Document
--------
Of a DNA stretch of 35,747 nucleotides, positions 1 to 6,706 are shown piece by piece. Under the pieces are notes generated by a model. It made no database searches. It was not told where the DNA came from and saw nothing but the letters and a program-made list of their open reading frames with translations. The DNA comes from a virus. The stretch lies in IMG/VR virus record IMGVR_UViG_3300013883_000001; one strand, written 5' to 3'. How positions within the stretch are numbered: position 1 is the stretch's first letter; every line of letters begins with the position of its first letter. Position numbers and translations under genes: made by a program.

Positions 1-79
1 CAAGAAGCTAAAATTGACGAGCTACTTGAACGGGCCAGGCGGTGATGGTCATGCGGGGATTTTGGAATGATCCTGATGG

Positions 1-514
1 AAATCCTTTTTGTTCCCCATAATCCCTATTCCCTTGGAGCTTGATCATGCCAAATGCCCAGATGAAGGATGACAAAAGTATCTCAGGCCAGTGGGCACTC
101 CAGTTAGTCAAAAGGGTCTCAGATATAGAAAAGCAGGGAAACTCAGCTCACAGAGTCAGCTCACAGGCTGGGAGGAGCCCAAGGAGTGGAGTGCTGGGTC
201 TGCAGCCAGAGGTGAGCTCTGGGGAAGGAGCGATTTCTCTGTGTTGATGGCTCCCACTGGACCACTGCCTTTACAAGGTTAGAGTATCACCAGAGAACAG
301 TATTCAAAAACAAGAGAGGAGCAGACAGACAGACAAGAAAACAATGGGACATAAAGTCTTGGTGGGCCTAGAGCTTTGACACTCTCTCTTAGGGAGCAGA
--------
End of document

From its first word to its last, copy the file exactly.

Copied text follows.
Of a DNA stretch of 35,747 nucleotides, positions 1 to 6,706 are shown piece by piece. Under the pieces are notes generated by a model. It made no database searches. It was not told where the DNA came from and saw nothing but the letters and a program-made list of their open reading frames with translations. The DNA comes from a virus. The stretch lies in IMG/VR virus record IMGVR_UViG_3300013883_000001; one strand, written 5' to 3'. How positions within the stretch are numbered: position 1 is the stretch's first letter; every line of letters begins with the position of its first letter. Position numbers and translations under genes: made by a program.

Positions 1-79
1 CAAGAAGCTAAAATTGACGAGCTACTTGAACGGGCCAGGCGGTGATGGTCATGCGGGGATTTTGGAATGATCCTGATGG

Positions 1-514
1 AAATCCTTTTTGTTCCCCATAATCCCTATTCCCTTGGAGCTTGATCATGCCAAATGCCCAGATGAAGGATGACAAAAGTATCTCAGGCCAGTGGGCACTC
101 CAGTTAGTCAAAAGGGTCTCAGATATAGAAAAGCAGGGAAACTCAGCTCACAGAGTCAGCTCACAGGCTGGGAGGAGCCCAAGGAGTGGAGTGCTGGGTC
201 TGCAGCCAGAGGTGAGCTCTGGGGAAGGAGCGATTTCTCTGTGTTGATGGCTCCCACTGGACCACTGCCTTTACAAGGTTAGAGTATCACCAGAGAACAG
301 TATTCAAAAACAAGAGAGGAGCAGACAGACAGACAAGAAAACAATGGGACATAAAGTCTTGGTGGGCCTAGAGCTTTGACACTCTCTCTTAGGGAGCAGA